Donald Trump says Robert Mueller's investigation has been 'totally discredited' after Inspector General report faults FBI

Washington: US president Donald Trump stepped up his offensive against Robert Mueller's investigation into Russian election meddling, declaring it "totally discredited" following the release of a watchdog report documenting failings by the FBI.

The long-awaited report faulted the FBI and its former director James Comey over the handling of the Hillary Clinton email probe in 2016 – and concluded that two agents working under Comey showed a "willingness to take official action to impact" Trump's election chances.

File image of US president Donald Trump. AP

File image of US president Donald Trump. AP

Trump seized on the findings of the Justice Department Inspector General, claiming the report provides evidence of deep bias against him at the FBI, and "exonerates" him from allegations of collusion with Moscow and obstruction of justice.

"I did nothing wrong, there was no obstruction. The Inspector General report went a long way to show that and I think that the Mueller investigation has been totally discredited," Trump told journalists at the White House.

Trump has repeatedly assailed the Russia probe as a politically-motivated "witch hunt." Earlier, he retweeted Fox & Friends quoting a contributor saying: "Anything Mueller is doing with his investigation is tainted by the anti-Trump FBI agent."

Trump also took aim at Comey – who he fired in May 2017 and whose reputation he has since sought to tarnish in the expectation he could be a witness against him in the encroaching Russia investigation.

"The Inspector General report is a total disaster for Comey, his minions and sadly, the FBI. Comey will now officially go down as the worst leader, by far, in the history of the FBI. I did a great service to the people in firing him," Trump tweeted.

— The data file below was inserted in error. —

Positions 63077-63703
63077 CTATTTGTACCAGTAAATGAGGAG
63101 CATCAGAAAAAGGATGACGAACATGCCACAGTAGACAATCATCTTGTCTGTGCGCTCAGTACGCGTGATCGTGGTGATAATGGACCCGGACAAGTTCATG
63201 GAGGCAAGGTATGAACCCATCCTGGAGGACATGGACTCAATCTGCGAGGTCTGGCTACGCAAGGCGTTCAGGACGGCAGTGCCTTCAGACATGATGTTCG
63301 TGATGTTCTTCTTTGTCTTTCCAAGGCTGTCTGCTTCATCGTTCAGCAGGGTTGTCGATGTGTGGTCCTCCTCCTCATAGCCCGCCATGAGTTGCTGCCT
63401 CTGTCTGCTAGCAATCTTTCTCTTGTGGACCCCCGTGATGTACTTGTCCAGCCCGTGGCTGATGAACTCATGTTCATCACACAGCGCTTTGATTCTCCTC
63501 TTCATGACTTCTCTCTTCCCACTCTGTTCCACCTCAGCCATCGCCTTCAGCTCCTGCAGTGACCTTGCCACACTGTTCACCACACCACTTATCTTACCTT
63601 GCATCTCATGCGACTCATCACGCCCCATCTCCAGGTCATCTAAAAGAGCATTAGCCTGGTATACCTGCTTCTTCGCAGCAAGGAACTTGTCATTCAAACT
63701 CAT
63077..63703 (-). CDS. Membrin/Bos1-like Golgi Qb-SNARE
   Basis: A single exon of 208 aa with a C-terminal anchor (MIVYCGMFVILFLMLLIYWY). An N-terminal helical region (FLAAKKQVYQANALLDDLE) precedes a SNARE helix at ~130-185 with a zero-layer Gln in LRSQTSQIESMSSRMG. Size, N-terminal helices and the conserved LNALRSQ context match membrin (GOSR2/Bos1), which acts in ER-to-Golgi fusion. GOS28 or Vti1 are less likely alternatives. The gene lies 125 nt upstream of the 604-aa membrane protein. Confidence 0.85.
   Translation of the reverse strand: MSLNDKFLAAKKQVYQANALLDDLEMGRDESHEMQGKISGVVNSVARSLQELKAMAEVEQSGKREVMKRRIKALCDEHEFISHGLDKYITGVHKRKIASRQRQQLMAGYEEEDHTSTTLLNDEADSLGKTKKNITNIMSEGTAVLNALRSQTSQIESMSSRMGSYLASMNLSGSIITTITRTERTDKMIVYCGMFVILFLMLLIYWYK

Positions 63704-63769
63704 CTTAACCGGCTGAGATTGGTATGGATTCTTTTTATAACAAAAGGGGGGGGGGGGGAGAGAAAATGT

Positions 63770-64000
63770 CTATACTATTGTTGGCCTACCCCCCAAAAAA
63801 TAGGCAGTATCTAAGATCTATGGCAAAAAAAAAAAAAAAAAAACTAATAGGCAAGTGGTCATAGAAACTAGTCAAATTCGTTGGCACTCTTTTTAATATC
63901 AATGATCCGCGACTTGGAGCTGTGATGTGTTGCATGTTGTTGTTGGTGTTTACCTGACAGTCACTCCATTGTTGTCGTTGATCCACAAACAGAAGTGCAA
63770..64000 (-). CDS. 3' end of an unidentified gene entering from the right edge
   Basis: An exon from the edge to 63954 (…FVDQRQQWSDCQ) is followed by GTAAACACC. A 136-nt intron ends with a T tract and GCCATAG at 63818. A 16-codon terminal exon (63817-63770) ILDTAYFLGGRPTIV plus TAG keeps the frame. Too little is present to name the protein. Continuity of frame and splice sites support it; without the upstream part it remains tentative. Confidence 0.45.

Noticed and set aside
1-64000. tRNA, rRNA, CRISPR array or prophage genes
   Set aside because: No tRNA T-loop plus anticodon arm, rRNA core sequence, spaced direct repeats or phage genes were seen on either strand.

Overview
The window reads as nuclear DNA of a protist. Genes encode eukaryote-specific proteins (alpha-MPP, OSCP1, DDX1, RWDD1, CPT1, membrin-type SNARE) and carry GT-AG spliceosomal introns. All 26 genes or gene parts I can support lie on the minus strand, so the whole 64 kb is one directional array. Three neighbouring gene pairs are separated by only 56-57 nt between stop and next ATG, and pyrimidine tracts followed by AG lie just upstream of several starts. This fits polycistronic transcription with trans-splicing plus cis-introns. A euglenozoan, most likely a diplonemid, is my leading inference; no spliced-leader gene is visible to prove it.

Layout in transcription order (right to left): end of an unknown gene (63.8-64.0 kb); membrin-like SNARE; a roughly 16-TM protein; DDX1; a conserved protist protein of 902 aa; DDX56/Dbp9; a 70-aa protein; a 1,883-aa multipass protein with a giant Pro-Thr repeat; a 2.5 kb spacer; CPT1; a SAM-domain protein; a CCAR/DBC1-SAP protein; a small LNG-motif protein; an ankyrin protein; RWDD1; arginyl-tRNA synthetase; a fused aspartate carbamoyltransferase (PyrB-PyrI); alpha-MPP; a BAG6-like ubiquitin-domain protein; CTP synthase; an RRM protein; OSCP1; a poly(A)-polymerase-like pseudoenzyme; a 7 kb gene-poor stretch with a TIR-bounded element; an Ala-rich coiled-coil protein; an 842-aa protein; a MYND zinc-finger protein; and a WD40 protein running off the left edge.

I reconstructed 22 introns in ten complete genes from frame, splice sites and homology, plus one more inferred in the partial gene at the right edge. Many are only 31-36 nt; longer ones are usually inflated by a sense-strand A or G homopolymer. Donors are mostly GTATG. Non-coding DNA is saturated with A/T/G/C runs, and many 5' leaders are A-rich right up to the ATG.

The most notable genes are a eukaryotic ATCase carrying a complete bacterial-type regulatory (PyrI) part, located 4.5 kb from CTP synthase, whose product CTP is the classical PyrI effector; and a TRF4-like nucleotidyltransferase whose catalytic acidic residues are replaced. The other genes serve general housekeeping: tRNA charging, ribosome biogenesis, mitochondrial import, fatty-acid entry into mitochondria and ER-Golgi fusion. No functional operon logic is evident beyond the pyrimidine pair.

The internal report reviewed one of the most controversial chapters of the 2016 election battle between the Republican Trump and his Democrat rival Clinton.

It found Comey "insubordinate" and guilty of a "serious error of judgment" in how he handled the probe.

Even so, the Justice Department's Inspector General found no fault in the decision announced by Comey on 5 July, 2016 that Clinton should not face prosecution for placing classified materials on her personal email server while she was secretary of state.

In the middle of the campaign, Comey announced Clinton would not be prosecuted – a statement that would have normally been handled by the attorney general and drew heavy criticism.

But 12 days before the 8 November election, Comey reopened the investigation, after new evidence surfaced – a move that may have contributed to her defeat. Then he closed it again after the evidence proved to be inconsequential.

"We found no evidence that the conclusions by the prosecutors were affected by bias or other improper considerations," the report said.

Trump has repeatedly said a biased Justice Department and FBI let Clinton off easily, and he made "lock her up" a chant in his election rallies.

He likewise claims the Russia probe is driven by investigators from the Justice Department and FBI who harbour entrenched biases against him.

Comey aside, the report left lingering suspicions of bias on the part of FBI investigators, citing text messages between two, Peter Strzok and Lisa Page, who worked on both the Clinton and Russia investigations and who were having an affair during that period.

During the 2016 campaign, Page asked Strzok: "(Trump's) not ever going to become president, right? Right?!" "No. No he won't. We'll stop it," Strzok replied.

The report said that there was no evidence that either ever acted on their sentiments, but assailed both for "extremely poor judgment and a gross lack of professionalism."

The White House immediately seized upon that aspect of the report, saying it "reaffirms the president's suspicions about Comey's conduct and the political bias among some of the members of the FBI."


Updated Date: Jun 16, 2018 09:03 AM

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